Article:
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ELECTION

OPINION: Do Britain’s political parties really care about Brits living in Spain?

Sue Wilson, from Bremain in Spain, looks at the main parties' election manifestos to see whether Brits living abroad get a mention and whether they deserve her vote.

OPINION: Do Britain's political parties really care about Brits living in Spain?
Photo: AFP
Last week saw the publication of manifestos from the main political parties, ahead of the UK general election.
 
From the hundreds of pages already available, I’ve been reading the manifestos to see if Brits abroad merit a mention.
 
I won’t pretend to have read them in detail, but I’ve focused on pages relevant to Brits living in Europe.
 
The LibDems manifesto proves that it’s not just a one-policy party, solely intent on stopping Brexit.
 
Its manifesto includes a wide range of social, economic and environmental proposals.
 
One positive promise for Brits abroad is the restoration of full voting rights – a promise to return our ‘Votes for Life’. 
 
It was something of a surprise to find the Conservatives offering to restore our voting rights too, though we have been here before with the defunct ‘Overseas Electors’ bill – a private members bill that never made it through parliament.
 
Labour’s manifesto is extensive and is considered the most radical.
 
It includes proposals for re-nationalisation of certain industries such as rail and mail, and massive spending commitments.
 
Labour pledges to maintain the triple lock on pensions – a commitment also made by the LibDems.
 
However, Labour goes one step further, specifically mentioning Brits abroad.
 
The manifesto states: “We will ensure that the pensions of UK citizens living overseas rise in line with pensions in Britain.”
 
Labour also commits to compensating ‘WASPI’ women – those born in the 1950s who have been deprived on thousands of pounds worth of pension payments.
 
During the televised leaders’ debate on Friday, the Prime Minister said he sympathised with WASPI women, but a solution would be expensive.
 
He responded to an audience question with: “I cannot promise that I can magic up that money for you.”
 
Unlike all the money the government has magicked-up to pay for Brexit.
 
The Conservative party manifesto was only published yesterday, but the headlines are a commitment to railroad the Brexit Bill through before Christmas, hold down taxes and “put more money back in people’s pockets”. 
 
I suspect that the only people who will end up with more money will be those that need it the least, and certainly not those affected by the fluctuating exchange rate.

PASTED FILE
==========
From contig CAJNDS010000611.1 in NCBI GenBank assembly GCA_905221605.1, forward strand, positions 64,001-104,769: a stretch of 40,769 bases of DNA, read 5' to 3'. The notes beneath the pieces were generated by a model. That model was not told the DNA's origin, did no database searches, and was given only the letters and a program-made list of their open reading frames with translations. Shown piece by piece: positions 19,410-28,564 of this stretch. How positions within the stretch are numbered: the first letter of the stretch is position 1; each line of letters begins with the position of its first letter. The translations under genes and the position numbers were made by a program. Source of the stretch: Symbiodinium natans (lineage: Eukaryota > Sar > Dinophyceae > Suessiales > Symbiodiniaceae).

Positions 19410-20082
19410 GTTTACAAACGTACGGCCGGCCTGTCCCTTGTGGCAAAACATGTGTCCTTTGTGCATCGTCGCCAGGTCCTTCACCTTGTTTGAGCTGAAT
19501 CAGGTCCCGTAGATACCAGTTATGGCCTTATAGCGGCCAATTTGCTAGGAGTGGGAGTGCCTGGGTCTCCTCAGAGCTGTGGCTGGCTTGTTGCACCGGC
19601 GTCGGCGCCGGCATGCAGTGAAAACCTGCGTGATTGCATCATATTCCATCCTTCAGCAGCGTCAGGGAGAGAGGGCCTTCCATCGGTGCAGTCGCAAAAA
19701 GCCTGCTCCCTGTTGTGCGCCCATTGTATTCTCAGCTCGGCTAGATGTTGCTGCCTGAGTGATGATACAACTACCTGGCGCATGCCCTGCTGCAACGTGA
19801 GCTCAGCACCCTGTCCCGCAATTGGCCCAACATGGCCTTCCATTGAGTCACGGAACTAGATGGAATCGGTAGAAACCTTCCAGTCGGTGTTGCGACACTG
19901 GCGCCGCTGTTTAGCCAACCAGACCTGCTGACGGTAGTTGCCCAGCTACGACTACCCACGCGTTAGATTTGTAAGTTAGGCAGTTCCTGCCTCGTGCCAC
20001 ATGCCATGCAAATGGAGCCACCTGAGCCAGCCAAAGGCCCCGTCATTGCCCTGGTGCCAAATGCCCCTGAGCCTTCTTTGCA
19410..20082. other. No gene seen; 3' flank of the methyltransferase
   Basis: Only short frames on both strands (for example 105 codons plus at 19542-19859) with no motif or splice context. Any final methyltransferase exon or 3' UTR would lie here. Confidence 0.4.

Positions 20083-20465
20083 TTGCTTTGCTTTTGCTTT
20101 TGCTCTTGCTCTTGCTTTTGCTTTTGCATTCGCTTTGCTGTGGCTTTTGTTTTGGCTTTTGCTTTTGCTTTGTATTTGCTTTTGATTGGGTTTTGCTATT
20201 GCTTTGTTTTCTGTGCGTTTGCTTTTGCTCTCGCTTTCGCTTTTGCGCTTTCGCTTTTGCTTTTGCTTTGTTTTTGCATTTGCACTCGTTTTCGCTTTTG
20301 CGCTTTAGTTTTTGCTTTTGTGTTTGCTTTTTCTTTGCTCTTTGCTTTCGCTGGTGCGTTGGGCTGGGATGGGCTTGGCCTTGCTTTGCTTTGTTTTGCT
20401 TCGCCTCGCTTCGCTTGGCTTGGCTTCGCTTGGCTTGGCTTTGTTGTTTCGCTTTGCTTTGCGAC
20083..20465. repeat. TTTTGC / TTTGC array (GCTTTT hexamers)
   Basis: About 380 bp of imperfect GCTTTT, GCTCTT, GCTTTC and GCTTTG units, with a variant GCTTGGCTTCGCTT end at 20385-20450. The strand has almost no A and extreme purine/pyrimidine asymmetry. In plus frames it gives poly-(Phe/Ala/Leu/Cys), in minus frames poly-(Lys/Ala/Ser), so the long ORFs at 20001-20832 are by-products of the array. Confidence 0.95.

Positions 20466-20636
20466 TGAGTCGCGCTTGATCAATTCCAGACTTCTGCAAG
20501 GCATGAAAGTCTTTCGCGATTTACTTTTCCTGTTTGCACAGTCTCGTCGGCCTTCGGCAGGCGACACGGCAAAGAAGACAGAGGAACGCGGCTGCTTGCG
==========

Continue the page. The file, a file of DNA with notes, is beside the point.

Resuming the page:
The Conservative manifesto also includes a number of crowd-pleasing initiatives, such as repairing potholes and axing hospital parking fees.
 
Rather begs the question as to why these wonderful new ideas, if considered so important, never came up in the last nine years of Conservative rule.
 
I have yet to find any further reference to our situation in Europe, but I’ll keep checking. Perhaps we are hidden somewhere in the small print.
 
A recent poll identified the NHS as the British public’s number one concern, with Brexit coming a close second.
 
All other topics fall way behind. It’s debatable whether Brexit is a major concern to British voters abroad.
 
It’s clearly the top priority for the Conservative party – we are all overfamiliar with the prime minister’s overused slogan, “get Brexit done”.
 
Brexit is certainly the priority for the Liberal Democrats. Labour, on the other hand, would prefer to focus the election on other important issues, such as an end to austerity, improving education, housing and social care, etc.
 
No matter what you consider important in British politics today, this is the Brexit election.
 
Even if Brexit isn’t your personal priority, it will still be a hugely significant factor. The outcome of the election, and Brexit, will determine whether there’s money in the coffers to pay for all the promises being made by the political parties.
 
The LibDems promise to use a £50bn “remain bonus” to fund their spending plans.
 
The Conservatives have criticised Labour for planning to spend £80bn on its radical programme, yet they’ve conveniently forgotten their own bill for Brexit runs to a similar figure, according to Bank of England estimates.
 
Meanwhile, the treasury refuses to confirm the extra cost of the government’s Brexit plans – perhaps believing that the public’s ignorance is bliss.
 
For those lucky enough to retain a vote in the general election, our reasons for choosing a party will be personal and varied. We may have supported the party for years.
 
Our vote may be cast based on our feelings about Brexit.
 
Or we might decide based on the content of the manifestos and the promises of a different – and, hopefully, better – future for the UK.
 
For me, as a strong Remainer, I care less (at least for the moment), what policies my candidate is promising to implement.
 
I won’t be voting for the party that most closely matches my personal preferences.
 
I won’t be voting for the party that I supported for over four decades, or the party I’m likely to choose in the next general election.